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  1. #61  
    Quote Originally Posted by raines43 View Post
    In a meeting yesterday, 1 Nokia dumb phone user who hadn't managed to get any of her music onto it in the 2 months she'd owned it and an LG Viewty user looking for a new, non iPhone, touchscreen phone. Showed them the Pre and they both asked who made it, when I said Palm they both thought all Palm made was Palm Pilot PDAs. Both loved it after they'd had a quick play and the LG user was going to check 02 out for deals on one.
    There are some great deals on O2.

    Apart from the Blackberry and the iPhone (which you have to pay towards), they only have the HTC HD2 (which you have to pay towards and as far as I was concerned looked the size of a brick in the shop, not like the nobby Pre).

    The Pre comes free.

    I've got mine on a 24 month deal (I change phones rarely, I've had my last about 4 years).

    Now for only 10 more than before I have unlimited internet access including access to the O2 Cloud wifi network and unlimited texts (but only 100 mins talktime..I rarely use my phone to talk to people).

    I just wish O2 would push it more.
  2. #62  
    Quote Originally Posted by hockey4life0099 View Post
    most people today only know of 3 smartphones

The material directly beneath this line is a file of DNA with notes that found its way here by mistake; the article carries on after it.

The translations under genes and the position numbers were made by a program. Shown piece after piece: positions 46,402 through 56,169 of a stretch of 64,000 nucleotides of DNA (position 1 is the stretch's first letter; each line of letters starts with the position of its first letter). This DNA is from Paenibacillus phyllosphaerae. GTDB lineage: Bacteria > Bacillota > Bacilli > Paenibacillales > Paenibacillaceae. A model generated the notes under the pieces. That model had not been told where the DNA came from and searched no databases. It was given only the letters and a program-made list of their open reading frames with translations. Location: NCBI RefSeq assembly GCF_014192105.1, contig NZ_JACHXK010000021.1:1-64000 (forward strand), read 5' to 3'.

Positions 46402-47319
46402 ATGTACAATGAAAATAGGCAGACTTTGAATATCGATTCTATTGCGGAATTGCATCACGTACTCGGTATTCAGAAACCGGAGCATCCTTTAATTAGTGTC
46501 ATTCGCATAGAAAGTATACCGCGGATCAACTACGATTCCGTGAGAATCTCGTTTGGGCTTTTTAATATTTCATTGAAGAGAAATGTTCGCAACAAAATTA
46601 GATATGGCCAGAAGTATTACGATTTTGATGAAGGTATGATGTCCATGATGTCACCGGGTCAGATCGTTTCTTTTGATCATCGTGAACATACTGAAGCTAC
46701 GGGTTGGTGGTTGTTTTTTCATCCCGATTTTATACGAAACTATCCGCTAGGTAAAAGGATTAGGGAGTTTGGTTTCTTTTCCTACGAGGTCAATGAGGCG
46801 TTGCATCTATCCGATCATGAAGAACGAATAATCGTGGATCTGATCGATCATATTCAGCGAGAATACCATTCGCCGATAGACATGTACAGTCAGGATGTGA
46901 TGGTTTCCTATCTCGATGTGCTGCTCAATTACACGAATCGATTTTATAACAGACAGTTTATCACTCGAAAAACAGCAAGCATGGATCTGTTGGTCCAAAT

1) iphone
    2) droid (due to verizons ad blitz)
    3) blackberry (except nobody knows the exact model)

    also most people do not understand the concept of android. they just cannot understand that it is an os that runs on multiple platforms.
    Everything said in this post is exactly how my friends are.
  3. #63  
    a lot of support from the homebrew company, not from palm, WebOs is awesome, but it doesn't have support from major developers, and it lacks support from it's own company.
  4. #64  
    Quote Originally Posted by pawdog View Post
    ... I think people just know about what they see advertised. I don't even see that people differentiate smart phone from any other phone except one cost more and it has internet. The other doesn't. That's pretty much what I thought.
    Some brands become so ubiquitous that the category as a generic whole becomes known by that particular brand name. Jell-O, Xerox, and Band Aid come to mind right off the bat. Even iPod is used as a generic term for mp3 players now. I've even heard some people refer to soft drinks generically as Coke. Confused me when they asked if I wanted a Coke and then asked me what kind and started rattling off root beer, orange, Dr. Pepper, etc. iPhone is probably well on it's way to becoming the ubiquitous cell phone brand
  5.    #65  
    It's amazing to me that Palm -didn't- manage to capture this sort of ubiquitous name-recognition considering the massive headstart they had on the whole smartphone movement.